Science Fair Project Encyclopedia
The WC-130H is capable of staying aloft nearly 15 hours during missions. It is equipped with two external 1,400 US gallon (5,320 L) fuel tanks, an internal 1,800 US gallon (6,480 L) fuel tank, and has uprated engines. An average weather reconnaissance mission might last 11 hours and cover almost 3,500 miles (5,600 km) while the crew collects and reports weather data every minute. Weather equipment aboard the aircraft include the Improved Weather Reconnaissance System (IWRS) . This system consists of the Atmospheric Distributed Data System (ADDS) and Omega Dropsonde Windfinding System (ODWS). The ADDS system provides a high-density, high-accuracy horizontal atmospheric sensing capability. Sensors installed on the aircraft measure per second outside temperature, humidity, absolute altitude of the aircraft, pressure altitude, wind speed and direction. This information, along with an evaluation of other meteorological conditions, turbulence, icing, radar returns and visibility, is encoded by the onboard meteorologist and transmitted by satellite to the National Weather Services' National Hurricane Center in Miami, Fla.
The ODWS system measures the atmosphere vertically by using an expendable instrument which is dropped from the aircraft. The 16 inch (406 mm) long cylinder is dropped every 400 miles (640 km) while on a weather track and in the center or hurricane eye. A vertical atmospheric profile of pressure, temperature, humidity, barometric pressure, wind speed and direction is received from the dropsonde as it descends to the ocean surface. The dropsonde is slowed and stabilized by a small parachute. From this information, the dropsonde system operator analyzes and encodes data for satellite transmission to the National Hurricane Center. The WC-130 is flown exclusively from Keesler Air Force Base, Miss., by the 53rd Weather Reconnaissance Squadron, an AFRC organization known as the Hurricane Hunters. The hurricane reconnaissance area includes the Atlantic Ocean, Caribbean Sea, Gulf of Mexico and eastern Pacific Ocean areas.
The WC-130H Hercules is a modified version of the C-130 transport configured with computerized weather instrumentation for penetration of severe storms to obtain data on storm movements, dimensions and intensity. The WC-130B became operational in 1959, the E model in 1962, followed by the H model in 1964. Only the H model is currently in operation. The WC-130J, currently in testing, is scheduled to replace the WC-130H. The WC-130 provides vital tropical cyclone forecasting information. It penetrates tropical cyclones and hurricanes at altitudes ranging from 500 to 10,000 feet (150 to 3,000 m) above the ocean surface depending upon the intensity of the storm. The aircraft's most important function is to collect high-density, high-accuracy weather data from within the storm's environment. This includes penetration of the center or hurricane eye of the storm. This vital information is instantly relayed by satellite to the National Hurricane Center to aid in the accurate forecasting of hurricane movement and intensity.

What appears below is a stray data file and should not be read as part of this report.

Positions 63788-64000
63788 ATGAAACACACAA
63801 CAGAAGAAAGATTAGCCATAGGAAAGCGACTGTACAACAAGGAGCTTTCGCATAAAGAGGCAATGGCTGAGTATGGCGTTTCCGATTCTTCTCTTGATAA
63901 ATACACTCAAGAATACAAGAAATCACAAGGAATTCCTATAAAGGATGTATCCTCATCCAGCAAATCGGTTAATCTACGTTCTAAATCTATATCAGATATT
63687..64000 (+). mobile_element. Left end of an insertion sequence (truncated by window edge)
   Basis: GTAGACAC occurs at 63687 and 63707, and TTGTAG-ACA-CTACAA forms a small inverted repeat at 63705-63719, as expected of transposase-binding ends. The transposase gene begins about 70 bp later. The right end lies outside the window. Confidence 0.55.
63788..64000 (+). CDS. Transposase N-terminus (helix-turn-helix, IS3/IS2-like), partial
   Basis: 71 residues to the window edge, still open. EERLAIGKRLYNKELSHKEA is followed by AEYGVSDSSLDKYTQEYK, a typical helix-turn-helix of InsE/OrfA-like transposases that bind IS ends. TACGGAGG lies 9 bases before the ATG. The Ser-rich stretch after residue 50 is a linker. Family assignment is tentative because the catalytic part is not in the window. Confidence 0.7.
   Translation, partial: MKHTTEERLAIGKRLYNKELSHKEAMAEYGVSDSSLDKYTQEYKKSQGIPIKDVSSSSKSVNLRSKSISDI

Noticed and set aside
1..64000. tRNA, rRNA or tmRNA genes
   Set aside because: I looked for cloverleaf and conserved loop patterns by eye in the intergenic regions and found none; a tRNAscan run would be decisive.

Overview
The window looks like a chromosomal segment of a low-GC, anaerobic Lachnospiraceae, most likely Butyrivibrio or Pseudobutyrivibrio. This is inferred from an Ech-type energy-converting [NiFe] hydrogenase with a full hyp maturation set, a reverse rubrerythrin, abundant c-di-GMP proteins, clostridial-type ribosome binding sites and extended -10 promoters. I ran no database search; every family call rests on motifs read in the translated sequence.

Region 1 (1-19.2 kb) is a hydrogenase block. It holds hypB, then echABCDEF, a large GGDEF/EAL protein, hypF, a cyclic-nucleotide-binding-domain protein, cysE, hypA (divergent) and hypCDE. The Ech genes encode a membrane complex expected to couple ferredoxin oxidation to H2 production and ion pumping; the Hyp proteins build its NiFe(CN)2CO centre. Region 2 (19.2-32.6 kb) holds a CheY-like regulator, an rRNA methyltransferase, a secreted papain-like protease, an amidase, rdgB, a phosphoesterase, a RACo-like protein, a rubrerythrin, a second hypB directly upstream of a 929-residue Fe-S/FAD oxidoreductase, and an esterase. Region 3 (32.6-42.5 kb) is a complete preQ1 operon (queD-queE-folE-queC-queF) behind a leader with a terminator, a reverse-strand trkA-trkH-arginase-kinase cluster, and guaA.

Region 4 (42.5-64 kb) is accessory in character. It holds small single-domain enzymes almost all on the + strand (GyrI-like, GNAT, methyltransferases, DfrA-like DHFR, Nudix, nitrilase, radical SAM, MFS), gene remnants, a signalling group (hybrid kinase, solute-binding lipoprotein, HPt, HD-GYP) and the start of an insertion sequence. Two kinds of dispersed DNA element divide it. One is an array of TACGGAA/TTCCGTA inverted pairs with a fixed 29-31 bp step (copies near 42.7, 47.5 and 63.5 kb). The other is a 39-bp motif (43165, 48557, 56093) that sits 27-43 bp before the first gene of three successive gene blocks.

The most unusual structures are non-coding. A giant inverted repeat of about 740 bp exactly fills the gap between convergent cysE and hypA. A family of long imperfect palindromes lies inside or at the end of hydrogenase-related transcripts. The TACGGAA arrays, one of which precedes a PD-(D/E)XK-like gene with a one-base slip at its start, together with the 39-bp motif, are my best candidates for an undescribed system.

Primary Function: Weather reconnaissance Contractor: Lockheed Aircraft Corp. Power Plant: Four Allison turboprop engines; T-56-A-15 Length: 99 ft 4 in (30.1 m) Height: 38 ft 6 in (11.7 m) Maximum Takeoff Weight: 155,000 lb (69,750 kg) Wingspan: 132 ft 6 in (40 m) Range: 4,000 miles (6,400 km) Ceiling: 33,000 ft (10,000 m) Endurance: Can stay aloft 15 hours at 300 mph (480 km/h) Speed: 350 mph (560 km/h) Crew: Six; pilot, co-pilot, navigator, flight engineer, aerial reconnaissance weather officer and dropsonde system operator Date Deployed: 1964 Unit Cost: Approximately $13 million (1960 dollars) Inventory: Active force; 0; ANG, 0; Reserve, 10
Source: [USAF Website]
|Modern USAF Series||Miscellaneous|
|C-22B, -32, -130, -37A, -40B/C||MH-53J/M|
|Trainers--T-1, -37, -38, -43, -6||HH-60G|
|WC-130 Hercules||Weather--WC-130, -135||UH-1N|
|WC-135||UAV--RQ-1/MQ-1 UAV, Global Hawk||U-2S/TU-2S|
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